For some people, this fear was so prevalent that they left behind a number of bizarre instructions to ensure they were really dead, even George Washington requested that his family wait with his body for two days before burying it. Waiting Morgues sprang up in Europe, where families would lay out their loved one a wait to be certain they were dead. This is part of the reason for the traditional Irish wake – not just to celebrate the live of the dead, but to ensure they weren’t just catatonic! One Waterford woman, Marianne Carew, even wrote instructions into her will to protect her from her mortal fear of being buried alive.

I Marianne Carew, being in sound mind and memory, take up this sheet in no light mood or frame of mind. And now having a living dread of the possibility of being buried alive before life became extinct, I desire that I shall not be placed in my coffin until I show very evident and unmistakeable signs of decomposition. I also require that the skull shall be raised [that her head be removed presumably] to ascertain any disease and to further ensure my decease. I will not allow any inscription on my coffin or plate of any kind. I desire to be buried in the most unostentatious manner possible. I require that my pony and bay mare I bought from my nephew Robert Carew shall on my decease be deprived of life in as merciful a manner as possible immediately on my decease.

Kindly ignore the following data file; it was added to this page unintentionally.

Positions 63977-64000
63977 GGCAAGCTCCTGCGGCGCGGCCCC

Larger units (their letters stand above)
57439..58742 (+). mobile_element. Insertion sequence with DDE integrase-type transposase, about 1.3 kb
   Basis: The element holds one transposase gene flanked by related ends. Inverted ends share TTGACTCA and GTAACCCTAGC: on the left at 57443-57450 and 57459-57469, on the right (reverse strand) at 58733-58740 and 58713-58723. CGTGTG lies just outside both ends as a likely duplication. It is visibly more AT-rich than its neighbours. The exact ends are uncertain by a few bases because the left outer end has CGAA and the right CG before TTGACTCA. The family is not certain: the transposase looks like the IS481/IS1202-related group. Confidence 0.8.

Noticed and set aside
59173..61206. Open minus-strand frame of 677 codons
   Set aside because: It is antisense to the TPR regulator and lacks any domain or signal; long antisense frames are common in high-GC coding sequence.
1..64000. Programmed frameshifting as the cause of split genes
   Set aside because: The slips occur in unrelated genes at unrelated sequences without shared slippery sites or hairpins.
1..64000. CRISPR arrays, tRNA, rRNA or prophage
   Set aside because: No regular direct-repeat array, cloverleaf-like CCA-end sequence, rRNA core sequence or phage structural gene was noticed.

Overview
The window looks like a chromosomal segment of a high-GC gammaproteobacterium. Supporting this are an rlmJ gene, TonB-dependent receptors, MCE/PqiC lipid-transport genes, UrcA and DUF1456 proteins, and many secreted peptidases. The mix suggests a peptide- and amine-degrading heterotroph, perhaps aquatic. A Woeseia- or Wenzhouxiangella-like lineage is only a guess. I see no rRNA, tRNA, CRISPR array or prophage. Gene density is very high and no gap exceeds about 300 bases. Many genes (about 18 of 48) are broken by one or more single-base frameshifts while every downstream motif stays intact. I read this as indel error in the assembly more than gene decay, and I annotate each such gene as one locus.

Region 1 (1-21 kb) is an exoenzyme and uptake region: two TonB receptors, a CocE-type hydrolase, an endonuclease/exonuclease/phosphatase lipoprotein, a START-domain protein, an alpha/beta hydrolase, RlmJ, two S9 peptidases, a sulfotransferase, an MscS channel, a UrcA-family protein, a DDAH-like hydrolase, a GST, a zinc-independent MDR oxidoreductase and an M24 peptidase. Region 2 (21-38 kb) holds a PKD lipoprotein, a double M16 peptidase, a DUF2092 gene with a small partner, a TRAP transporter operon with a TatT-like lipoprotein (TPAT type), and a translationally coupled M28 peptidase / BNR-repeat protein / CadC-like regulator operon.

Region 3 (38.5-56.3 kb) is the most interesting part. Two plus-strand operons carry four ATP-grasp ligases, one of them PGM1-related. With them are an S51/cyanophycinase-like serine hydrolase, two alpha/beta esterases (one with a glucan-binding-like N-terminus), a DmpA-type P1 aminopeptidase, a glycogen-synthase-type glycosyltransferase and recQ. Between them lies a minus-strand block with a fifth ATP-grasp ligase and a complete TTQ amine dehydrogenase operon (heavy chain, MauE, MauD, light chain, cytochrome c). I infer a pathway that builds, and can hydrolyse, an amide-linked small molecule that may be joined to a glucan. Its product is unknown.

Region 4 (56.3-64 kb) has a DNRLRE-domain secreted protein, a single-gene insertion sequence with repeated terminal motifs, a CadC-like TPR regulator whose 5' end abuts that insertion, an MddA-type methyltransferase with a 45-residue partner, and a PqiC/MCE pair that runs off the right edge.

Marianne Carew, writing her will, 1891

This fear led to the invention of what were termed ‘safety coffins’ which were intended to provide those unfortunates that were prematurely committed to the earth with a way out. Safety coffins could be spring loaded to remove the lid in the chest of the deceased moved, rigged with a bell to alert cemetery-goers that someone was alive, fitted with feeding tubed and glass panels to show up condensation if someone was breathing – but funnily enough, none of them seem to have come with an air supply…

Despite all of this, there is no record of a safety-coffin actually saving someone in this period, but plenty of them being accidentally set off and terrifying visitors and cemetery night-watchmen.